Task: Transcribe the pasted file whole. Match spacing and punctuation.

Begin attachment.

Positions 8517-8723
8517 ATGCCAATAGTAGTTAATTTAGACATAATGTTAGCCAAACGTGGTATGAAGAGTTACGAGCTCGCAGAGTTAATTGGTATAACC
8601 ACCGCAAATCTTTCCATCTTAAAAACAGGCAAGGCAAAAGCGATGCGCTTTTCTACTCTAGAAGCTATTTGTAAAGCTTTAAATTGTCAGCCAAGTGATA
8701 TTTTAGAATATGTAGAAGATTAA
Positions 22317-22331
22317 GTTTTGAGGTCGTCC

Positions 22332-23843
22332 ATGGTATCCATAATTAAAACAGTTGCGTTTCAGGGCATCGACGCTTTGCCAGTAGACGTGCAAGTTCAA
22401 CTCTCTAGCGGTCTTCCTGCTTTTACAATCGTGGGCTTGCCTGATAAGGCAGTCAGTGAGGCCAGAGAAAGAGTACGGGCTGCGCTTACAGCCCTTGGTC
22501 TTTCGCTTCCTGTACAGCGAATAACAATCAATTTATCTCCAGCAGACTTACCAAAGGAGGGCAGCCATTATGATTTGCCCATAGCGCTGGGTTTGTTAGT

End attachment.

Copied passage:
Positions 8517-8723
8517 ATGCCAATAGTAGTTAATTTAGACATAATGTTAGCCAAACGTGGTATGAAGAGTTACGAGCTCGCAGAGTTAATTGGTATAACC
8601 ACCGCAAATCTTTCCATCTTAAAAACAGGCAAGGCAAAAGCGATGCGCTTTTCTACTCTAGAAGCTATTTGTAAAGCTTTAAATTGTCAGCCAAGTGATA
8701 TTTTAGAATATGTAGAAGATTAA
Positions 22317-22331
22317 GTTTTGAGGTCGTCC

Positions 22332-23843
22332 ATGGTATCCATAATTAAAACAGTTGCGTTTCAGGGCATCGACGCTTTGCCAGTAGACGTGCAAGTTCAA
22401 CTCTCTAGCGGTCTTCCTGCTTTTACAATCGTGGGCTTGCCTGATAAGGCAGTCAGTGAGGCCAGAGAAAGAGTACGGGCTGCGCTTACAGCCCTTGGTC
22501 TTTCGCTTCCTGTACAGCGAATAACAATCAATTTATCTCCAGCAGACTTACCAAAGGAGGGCAGCCATTATGATTTGCCCATAGCGCTGGGTTTGTTAGT